Cheap Ghostbusters Toy Turned Convincing Prop

As you might expect, the release of last year’s Ghostbusters: Afterlife has not only lead to renewed interest in the old 1980s toys and tie-in merchandise, but has spawned a whole new generation of blinking plastic gadgets to delight children of all ages. Of course, for folks like us, that means more hardware to hack on.

In a recent post to the official Ghostbusters YouTube channel, professional prop maker [Ben Eadie] shows off some of the tricks of the trade when he takes a $15 USD “PKE Meter” toy from Hasbro and turns it into a screen-quality prop. Even if you’re not looking to get an early start on your Halloween costume, the techniques demonstrated in this video could be easily adapted to other projects. For those whose next ideal home improvement is a fireman’s pole and an ectoplasmic laser-confinement grid, you might want to grab a couple of these toys while they’re still cheap for eventual conversion.

Uncovering the silver makes the piece look worn down.

The biggest takeaway from the video is probably the finishing techniques, as they could be used on any sort of realistic prop build. [Ben] starts by using a cabinet scraper to smooth out the lines on the plastic toy, and any holes are filled with the familiar baking soda and cyanoacrylate glue trick. Once the surfaces have been prepped, all the principle parts are sprayed with an adhesion promoter, followed by a coat of silver, and then the final black color.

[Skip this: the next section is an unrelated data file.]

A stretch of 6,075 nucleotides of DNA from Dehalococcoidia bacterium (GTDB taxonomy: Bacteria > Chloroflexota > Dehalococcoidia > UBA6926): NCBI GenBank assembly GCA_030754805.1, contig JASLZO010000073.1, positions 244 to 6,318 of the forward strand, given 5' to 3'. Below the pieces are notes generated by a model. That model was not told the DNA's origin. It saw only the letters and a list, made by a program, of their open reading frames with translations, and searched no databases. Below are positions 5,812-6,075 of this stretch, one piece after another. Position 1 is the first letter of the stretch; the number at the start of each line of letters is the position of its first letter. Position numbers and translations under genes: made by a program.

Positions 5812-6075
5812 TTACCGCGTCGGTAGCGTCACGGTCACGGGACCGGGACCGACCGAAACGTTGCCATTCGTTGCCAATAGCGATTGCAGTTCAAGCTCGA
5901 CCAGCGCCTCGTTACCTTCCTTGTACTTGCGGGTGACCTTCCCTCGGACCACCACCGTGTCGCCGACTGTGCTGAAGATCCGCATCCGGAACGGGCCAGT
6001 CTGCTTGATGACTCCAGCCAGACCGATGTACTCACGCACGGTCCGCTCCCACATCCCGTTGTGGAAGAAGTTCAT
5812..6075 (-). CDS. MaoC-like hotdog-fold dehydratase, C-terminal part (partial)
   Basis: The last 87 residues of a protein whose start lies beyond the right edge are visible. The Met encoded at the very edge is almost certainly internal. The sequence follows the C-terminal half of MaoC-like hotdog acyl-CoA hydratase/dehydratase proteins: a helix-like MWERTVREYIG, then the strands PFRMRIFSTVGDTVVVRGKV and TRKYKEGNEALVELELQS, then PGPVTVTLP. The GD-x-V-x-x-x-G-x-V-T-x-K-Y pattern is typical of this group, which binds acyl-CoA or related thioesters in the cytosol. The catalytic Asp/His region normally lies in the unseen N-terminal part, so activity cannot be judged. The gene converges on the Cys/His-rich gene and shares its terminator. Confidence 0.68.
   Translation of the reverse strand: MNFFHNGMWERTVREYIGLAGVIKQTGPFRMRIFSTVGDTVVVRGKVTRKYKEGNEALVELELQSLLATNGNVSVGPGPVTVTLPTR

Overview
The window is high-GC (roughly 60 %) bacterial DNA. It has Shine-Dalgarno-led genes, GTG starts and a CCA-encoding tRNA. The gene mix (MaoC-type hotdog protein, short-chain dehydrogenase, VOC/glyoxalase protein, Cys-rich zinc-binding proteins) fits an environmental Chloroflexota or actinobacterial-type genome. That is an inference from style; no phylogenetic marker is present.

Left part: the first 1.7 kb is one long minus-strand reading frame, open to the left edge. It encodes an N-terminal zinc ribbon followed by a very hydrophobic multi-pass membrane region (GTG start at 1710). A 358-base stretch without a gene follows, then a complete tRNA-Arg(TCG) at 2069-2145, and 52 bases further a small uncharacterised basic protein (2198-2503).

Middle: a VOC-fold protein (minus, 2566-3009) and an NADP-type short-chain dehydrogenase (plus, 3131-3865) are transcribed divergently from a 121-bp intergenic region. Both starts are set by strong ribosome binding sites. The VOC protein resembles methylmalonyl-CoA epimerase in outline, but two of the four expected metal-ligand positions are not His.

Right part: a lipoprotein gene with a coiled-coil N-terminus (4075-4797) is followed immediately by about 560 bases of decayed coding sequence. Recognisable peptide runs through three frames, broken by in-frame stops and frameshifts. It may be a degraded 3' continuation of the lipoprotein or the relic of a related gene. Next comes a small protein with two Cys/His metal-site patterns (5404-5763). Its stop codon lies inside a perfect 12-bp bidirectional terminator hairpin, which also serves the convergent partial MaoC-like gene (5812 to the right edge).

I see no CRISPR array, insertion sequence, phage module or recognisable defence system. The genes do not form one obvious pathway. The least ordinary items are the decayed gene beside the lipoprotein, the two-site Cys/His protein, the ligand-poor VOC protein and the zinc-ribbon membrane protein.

This allows him to create a convincing “chipped paint” effect by strategically sanding or scraping through the top coat. Dabbing some toothpaste where you want the device to look worn down before spraying the final coat makes the process even faster, as it will prevent the top coat from sticking to the silver in the first place.

Unfortunately [Ben] doesn’t spend a whole lot of time explaining the electronics side of things, but it doesn’t look like there’s anything too complex going on. All the original gear is stripped, and it gets replaced with a microcontroller which we believe is an Adafruit ItsyBitsy nRF52840 Express. This is connected to two strings of tiny APA102 addressable LEDs which are run down the “wings” (we especially like the 3D printed lenses used to replace the original solid pips), and one that’s used to provide the iconic sine-wave display.